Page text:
For this year’s nerdy Halloween pumpkin, I decided to carve something I have always wanted to do- the Death Star!! Being one of the most iconic round objects in pop culture history, I couldn’t resist. Over the years, I had scene a number of versions online so it was helpful to have visual references. With a pending pumpkin carving contest at the new workplace, the pressure was on for me to show off my geekiness. Here was the process:
Since this is mostly a skin peeling technique, the right tools are everything. I bought a simple wood carving set from Michaels for about $10. I first started with the trench which serves as the equator for this battle station.
From the trench, I measured and cut several horizontal lines. Then the vertical lines were done in a brick pattern. I finished the pattern with a series of randomly cut squares. The big ‘friggen lazer’ circle is where I spent most of my time. Besides getting the perfect circle, I had to make it concave and then thin enough for it to be illuminated with a light source. Mess this up and the whole project is ruined. Fortunately, it turned out just right.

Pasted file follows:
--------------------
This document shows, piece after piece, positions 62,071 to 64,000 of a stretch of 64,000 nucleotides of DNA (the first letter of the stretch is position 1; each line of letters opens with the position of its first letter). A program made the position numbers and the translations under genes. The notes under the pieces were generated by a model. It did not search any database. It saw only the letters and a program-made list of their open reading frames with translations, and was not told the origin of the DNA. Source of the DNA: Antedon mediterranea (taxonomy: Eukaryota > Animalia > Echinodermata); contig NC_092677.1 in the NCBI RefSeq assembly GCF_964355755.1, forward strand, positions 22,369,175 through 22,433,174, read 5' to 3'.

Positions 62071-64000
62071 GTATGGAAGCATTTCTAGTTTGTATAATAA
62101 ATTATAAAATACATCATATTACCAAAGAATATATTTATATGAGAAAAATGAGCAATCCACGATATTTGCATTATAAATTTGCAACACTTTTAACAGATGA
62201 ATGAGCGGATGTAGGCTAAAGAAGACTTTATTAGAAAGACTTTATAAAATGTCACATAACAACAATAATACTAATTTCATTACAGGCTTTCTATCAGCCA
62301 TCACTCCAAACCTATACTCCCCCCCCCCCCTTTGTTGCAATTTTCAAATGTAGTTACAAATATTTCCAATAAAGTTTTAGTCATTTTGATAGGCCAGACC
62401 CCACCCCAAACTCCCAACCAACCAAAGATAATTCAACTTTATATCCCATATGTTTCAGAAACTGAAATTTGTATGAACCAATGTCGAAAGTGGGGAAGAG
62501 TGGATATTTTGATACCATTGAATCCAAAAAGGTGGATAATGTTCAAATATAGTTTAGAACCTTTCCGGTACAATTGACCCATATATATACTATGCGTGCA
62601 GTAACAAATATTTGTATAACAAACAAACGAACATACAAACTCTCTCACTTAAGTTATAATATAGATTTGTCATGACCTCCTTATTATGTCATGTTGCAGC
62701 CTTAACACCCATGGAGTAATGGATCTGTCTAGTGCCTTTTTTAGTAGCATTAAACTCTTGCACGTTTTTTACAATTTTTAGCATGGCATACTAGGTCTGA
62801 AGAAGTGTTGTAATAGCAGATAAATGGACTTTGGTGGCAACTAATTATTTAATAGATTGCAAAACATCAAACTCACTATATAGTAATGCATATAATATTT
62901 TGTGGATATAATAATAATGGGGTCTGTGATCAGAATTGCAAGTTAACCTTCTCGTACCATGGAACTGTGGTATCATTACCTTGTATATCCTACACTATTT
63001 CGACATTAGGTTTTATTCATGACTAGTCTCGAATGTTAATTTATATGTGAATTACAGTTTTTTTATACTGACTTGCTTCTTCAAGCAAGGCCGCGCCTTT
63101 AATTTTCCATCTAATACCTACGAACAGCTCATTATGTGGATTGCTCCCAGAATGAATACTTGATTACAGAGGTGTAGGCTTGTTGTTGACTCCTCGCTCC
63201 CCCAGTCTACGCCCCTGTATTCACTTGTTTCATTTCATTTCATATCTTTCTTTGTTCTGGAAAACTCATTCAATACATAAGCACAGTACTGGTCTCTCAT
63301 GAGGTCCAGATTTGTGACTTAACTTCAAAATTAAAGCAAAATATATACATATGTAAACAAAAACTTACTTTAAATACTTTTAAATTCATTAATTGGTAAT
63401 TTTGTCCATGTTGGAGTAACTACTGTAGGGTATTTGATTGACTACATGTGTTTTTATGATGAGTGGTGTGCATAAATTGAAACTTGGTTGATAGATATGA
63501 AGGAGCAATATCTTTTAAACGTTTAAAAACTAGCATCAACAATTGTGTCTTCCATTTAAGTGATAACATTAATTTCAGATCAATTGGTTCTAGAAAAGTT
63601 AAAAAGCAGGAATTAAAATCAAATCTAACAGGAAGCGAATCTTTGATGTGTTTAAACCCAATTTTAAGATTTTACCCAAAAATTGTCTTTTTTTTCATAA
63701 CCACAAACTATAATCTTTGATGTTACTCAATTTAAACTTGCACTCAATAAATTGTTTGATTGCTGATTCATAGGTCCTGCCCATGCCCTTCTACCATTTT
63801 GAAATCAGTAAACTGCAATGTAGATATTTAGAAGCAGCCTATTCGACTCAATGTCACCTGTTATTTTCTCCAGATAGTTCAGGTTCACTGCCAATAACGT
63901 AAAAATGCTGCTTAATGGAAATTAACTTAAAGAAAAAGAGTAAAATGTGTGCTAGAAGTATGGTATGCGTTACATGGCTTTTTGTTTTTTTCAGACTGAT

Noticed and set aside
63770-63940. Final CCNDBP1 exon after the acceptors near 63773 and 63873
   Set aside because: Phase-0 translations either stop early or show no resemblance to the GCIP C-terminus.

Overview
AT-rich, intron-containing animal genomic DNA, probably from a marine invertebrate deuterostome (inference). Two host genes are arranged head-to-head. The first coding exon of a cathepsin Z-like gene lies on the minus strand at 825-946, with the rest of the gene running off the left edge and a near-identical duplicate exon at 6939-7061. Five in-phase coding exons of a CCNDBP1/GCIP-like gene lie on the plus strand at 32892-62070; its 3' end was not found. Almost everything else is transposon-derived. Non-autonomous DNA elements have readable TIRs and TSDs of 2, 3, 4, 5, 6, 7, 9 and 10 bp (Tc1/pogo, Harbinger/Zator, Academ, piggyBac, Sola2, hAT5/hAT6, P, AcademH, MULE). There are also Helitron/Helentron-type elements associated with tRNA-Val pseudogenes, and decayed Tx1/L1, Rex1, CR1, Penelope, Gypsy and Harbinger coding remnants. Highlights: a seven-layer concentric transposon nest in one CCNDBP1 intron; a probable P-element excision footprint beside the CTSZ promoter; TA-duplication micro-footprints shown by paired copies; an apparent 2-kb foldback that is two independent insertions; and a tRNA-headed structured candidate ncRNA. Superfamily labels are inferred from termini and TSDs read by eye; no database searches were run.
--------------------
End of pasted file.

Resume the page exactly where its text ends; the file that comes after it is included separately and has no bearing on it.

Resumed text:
Fortunately, I had some Micro-Machine Star Wars ships on hand (uh, who doesn’t?). Mounting them with black sprayed coat hanger wire, they were soon in orbit engaged in battle. I bought two LED lights ($2.99 at Michaels) and attached one to the inside of the laser circle and other was in the base to light the rest of the pumpkin.
I then created a base using a round wood board and a small cardboard cylinder (both found at Michaels). I used epoxy to connect them because the pumpkin was very heavy and I didn’t want to risk it coming apart. After spraying it black, I painted in a star field giving it a hint of context.
My effort was rewarded by winning the 1st place “Golden Pumpkin”- which was an honor considering the other awesome entries. I narrowly beat an AMAZING dog carved pumpkin by a fellow co-worker. Perhaps it was the Star Wars theme playing from my iPhone inside my pumpkin that tipped the votes in my favor Given a little more time, I would have wired it with battery operated lights and mounted it on a rotating stand. Oh well, there is always next year! Let me know what you think and any suggestions would had on how to make it even nerdier!